"Aye, sometimes I think he loves me too much," James remarked, though the dog clearly belonged to Peter. He tossed the toy a good distance, wiping his fingers off on his pants as he watched the dog hurry after the toy.

"You're just grumpy because you're his victim of choice for early morning wee-wee patrol," Ash teased her husband fondly.

"It wouldn't be so bad if that's all he wanted to do is wee," James pointed out, but usually, taking Chewie on wee-wee patrol meant waiting while the dog inspected the area, looking for the perfect place to do his business, and then he wanted to play and to eat and to show James how much he loved him. By the time all that was done, the pirate was usually wide awake and on his way to making the first pot of morning coffee.

It wasn't as though James had to do the early morning wee-wee patrol. Ash would do it, but James was quicker at waking up in response to the dog's insistent tugging on the sheets. She grinned at her husband. "Just wait until we take him swimming in a real ocean."

"As opposed to a fake ocean?" James countered with a smirk at his wife's phrasing. "The children have a point about the orphans, you know," he said, circling back to that subject. "But how do you encourage people to adopt?" he asked, seriously. Was it a matter of making people more aware? He was pretty sure most people in Rhy'Din were well aware of the orphan crisis. It was a difficult problem and probably one Rhy'Din had been wrestling with a long time.

"I think you make the orphans more visible," Ash mused. "You get businesses to open their doors to the orphanages, so that the kids without families aren't kept out of sight of the population at large. There shouldn't be any shame attached to being an orphan, and yet they're so often hidden away."

"What about the street urchins?" James said, before taking another sip of his rum. Children in orphanages was one thing, but those who were running wild in the streets was another.

"If life in a home with a family can be made more enticing than a life lived on the streets, the number of urchins might go down," Ash shrugged. "But they are more dependent on the criminal classes who make use of them."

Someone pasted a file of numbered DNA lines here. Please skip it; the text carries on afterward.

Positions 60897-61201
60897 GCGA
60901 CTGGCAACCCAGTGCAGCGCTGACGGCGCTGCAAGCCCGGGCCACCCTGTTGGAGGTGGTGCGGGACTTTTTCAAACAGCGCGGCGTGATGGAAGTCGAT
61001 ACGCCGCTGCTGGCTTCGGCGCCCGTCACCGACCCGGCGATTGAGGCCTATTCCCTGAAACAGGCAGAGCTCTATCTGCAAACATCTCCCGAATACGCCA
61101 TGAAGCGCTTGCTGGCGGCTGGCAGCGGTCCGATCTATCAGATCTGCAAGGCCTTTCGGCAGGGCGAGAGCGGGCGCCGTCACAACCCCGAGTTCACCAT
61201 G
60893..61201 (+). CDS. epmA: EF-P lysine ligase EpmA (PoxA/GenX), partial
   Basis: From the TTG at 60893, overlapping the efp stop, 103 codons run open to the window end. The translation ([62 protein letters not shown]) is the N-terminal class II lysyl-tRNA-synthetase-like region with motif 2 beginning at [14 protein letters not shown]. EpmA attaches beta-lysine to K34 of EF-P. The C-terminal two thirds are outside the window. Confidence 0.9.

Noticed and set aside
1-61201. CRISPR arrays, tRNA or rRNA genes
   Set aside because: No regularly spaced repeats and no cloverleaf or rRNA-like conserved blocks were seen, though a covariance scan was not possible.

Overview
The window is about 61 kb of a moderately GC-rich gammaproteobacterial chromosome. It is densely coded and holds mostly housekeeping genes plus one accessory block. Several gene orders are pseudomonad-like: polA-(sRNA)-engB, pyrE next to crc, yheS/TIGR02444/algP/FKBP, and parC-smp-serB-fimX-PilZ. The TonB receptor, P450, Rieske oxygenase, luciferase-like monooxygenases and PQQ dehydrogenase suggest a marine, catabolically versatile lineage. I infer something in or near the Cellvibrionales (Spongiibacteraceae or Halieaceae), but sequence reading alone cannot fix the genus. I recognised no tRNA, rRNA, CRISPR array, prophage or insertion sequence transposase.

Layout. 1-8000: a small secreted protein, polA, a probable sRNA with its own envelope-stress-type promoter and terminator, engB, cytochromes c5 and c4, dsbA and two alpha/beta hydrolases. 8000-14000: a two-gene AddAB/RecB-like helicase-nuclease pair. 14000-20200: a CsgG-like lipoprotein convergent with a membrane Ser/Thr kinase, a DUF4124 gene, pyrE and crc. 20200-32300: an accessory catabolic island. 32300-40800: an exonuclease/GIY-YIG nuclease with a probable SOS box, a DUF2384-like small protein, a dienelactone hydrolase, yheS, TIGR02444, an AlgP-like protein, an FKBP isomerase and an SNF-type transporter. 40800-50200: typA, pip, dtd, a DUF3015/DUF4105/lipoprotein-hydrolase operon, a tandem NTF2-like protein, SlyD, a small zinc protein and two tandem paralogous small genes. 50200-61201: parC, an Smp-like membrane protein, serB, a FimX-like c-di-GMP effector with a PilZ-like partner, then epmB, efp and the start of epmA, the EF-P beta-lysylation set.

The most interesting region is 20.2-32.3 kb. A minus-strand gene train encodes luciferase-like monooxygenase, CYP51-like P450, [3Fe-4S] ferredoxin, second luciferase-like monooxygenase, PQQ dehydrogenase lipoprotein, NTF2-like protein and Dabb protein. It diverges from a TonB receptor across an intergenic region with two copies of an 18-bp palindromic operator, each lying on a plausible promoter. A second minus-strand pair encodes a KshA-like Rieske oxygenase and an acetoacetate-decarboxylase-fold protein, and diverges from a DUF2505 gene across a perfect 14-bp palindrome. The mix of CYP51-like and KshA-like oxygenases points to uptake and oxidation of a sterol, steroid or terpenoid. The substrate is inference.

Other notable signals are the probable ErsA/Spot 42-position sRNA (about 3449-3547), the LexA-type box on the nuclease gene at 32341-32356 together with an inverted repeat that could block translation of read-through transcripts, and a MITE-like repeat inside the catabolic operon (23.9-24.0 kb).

"So, it's a complicated problem," James admitted, realizing there were no easy solutions. If there were, the problem would have been resolved by now. He wondered how people on other worlds had handled similar problems. How had Earth handled it? There had been plenty of orphans and street urchins when he'd been a lad growing up in London, but what was it like there now?

Well, the industrial revolution on Earth and the creation of compulsory schooling had done a lot to get the children off the streets, but Rhy'Din's looser cultural ties made such things almost impossible to attempt. "It's always going to be a complex problem," she agreed. "All we can really do is raise awareness of it."

"Hmph," James grumbled in acknowledgment, but not really in reply. He couldn't argue with her about that, but maybe slow progress was better than no progress at all. "Food for thought, as they say," he said, tossing back the rest of his rum. "Drink up, love. It's time for bed," he told her, though that didn't mean he was ready for sleep.

Ash tilted her head toward him in amusement. "Are you parenting me, James Radcliffe?" she teased impishly.

"Unless you want me to spank you, no. I have other more nefarious plans for you, wench," he replied, waggling his dark brows her way, hinting at what those plans might involve.

"Oooh, that does sound like fun." She giggled, knocking back the contents of her own glass. "Am I the damsel in distress or the wicked piratess tonight, Captain Sexy?"

"Which would you prefer, lass?" he asked, with the curl of a roguish grin. He had no preference really, so long as she was his. Whatever she chose, the result would be the same.

Ash snorted with laughter, uncoiling her legs to heave herself up and onto her bare feet. "You're incorrigible, Jamie," she informed him warmly. "At this rate, we're going to have more babies despite using the unspeakable contraceptive."

"So long as we don't add to the orphan population," he remarked, though that was highly unlikely. He took her glass from her and set both of them aside on a table before moving to his feet and his full height. As far as incorrigible, well, he'd been called worse. "Come along, wench," he said, scooping her up over his shoulder with a small grunt. "I've plans for you," he said, adjusting her weight against his shoulder before starting toward the stairs, with Chewie following at his heels.

Well, there was certainly no doubting that Peter Pan's new family was definitely a loving one.